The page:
The forint gained a second day against the euro, heading for its strongest in 11 months, amid easing concern over Greece after international creditors said the country is making progress on meeting bailout terms.
The Hungarian currency advanced 0.3 percent to 276.68 per euro by 11 a.m. in Budapest, heading for its strongest closing level since Sept. 7.
Greece and its creditors agreed on the need for more budget cuts to comply with bailout terms after more than a week of meetings in Athens. Representatives from the so-called troika of the European Commission, European Central Bank and International Monetary Fund met with Greek Finance Minister Yannis Stournaras as the parties work to determine whether Greece continues receiving funds from the country’s 240 billion euros ($297 billion) of rescue packages.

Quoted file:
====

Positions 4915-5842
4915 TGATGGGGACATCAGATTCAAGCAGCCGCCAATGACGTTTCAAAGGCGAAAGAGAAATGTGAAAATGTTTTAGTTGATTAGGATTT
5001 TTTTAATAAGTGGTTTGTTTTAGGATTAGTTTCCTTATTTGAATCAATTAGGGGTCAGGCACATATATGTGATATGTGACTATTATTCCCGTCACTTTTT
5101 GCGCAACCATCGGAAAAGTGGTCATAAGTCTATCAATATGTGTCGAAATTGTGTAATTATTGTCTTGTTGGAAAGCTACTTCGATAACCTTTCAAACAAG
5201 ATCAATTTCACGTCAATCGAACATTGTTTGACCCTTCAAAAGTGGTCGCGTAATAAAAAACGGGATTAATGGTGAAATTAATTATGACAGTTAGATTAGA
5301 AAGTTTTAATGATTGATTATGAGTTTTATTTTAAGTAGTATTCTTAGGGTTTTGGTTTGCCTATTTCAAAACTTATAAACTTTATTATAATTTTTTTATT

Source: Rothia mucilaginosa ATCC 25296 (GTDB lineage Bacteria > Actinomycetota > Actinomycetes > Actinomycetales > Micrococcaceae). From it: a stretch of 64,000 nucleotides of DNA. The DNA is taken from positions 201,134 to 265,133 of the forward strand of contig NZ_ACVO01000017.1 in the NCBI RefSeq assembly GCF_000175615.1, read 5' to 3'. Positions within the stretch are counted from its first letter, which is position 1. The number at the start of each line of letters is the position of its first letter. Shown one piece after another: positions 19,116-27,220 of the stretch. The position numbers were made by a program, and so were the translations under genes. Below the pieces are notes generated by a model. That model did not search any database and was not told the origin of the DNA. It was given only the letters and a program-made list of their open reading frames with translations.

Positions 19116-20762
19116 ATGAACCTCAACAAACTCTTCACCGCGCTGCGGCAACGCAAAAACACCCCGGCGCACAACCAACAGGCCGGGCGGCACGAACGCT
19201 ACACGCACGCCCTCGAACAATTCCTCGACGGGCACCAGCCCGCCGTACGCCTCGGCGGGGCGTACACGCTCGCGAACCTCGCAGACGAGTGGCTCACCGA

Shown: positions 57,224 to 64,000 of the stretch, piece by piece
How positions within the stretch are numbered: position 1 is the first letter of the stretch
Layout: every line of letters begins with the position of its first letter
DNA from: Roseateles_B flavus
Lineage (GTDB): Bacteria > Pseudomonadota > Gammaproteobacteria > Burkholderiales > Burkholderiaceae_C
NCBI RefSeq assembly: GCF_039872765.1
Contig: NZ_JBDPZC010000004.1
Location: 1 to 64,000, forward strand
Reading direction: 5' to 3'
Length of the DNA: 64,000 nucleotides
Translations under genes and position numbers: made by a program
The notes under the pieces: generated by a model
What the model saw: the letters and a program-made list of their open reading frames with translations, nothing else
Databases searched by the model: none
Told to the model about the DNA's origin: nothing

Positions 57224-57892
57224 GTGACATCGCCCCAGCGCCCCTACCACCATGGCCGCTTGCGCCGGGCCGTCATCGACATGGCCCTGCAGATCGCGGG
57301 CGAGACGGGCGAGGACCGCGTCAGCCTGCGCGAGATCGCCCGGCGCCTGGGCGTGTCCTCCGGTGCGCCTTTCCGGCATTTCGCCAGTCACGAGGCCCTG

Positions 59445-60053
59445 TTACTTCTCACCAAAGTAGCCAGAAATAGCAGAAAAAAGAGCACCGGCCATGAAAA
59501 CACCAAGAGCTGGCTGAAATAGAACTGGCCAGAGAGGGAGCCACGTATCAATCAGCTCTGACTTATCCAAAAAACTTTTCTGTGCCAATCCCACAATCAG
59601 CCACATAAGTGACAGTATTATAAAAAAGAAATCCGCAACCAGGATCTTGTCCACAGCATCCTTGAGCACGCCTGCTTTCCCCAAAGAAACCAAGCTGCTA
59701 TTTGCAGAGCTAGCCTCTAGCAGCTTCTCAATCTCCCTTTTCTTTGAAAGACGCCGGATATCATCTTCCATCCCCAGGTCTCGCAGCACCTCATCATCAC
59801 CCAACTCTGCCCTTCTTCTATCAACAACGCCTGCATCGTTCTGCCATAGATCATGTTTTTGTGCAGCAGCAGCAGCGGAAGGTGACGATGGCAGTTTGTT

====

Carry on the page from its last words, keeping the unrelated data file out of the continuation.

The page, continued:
Developments in Greece “may lead to the pricing out of a prominent market fear, prompting a continuation of last week’s optimism,” analysts at Budapest-based brokerage Equilor Zrt. said in an e-mailed note to clients today.
The cost of insuring against default on Hungary’s debt with credit-default swaps fell 11 basis points, or 0.11 percentage point, to 434.167 basis points, the lowest since Sept. 9.
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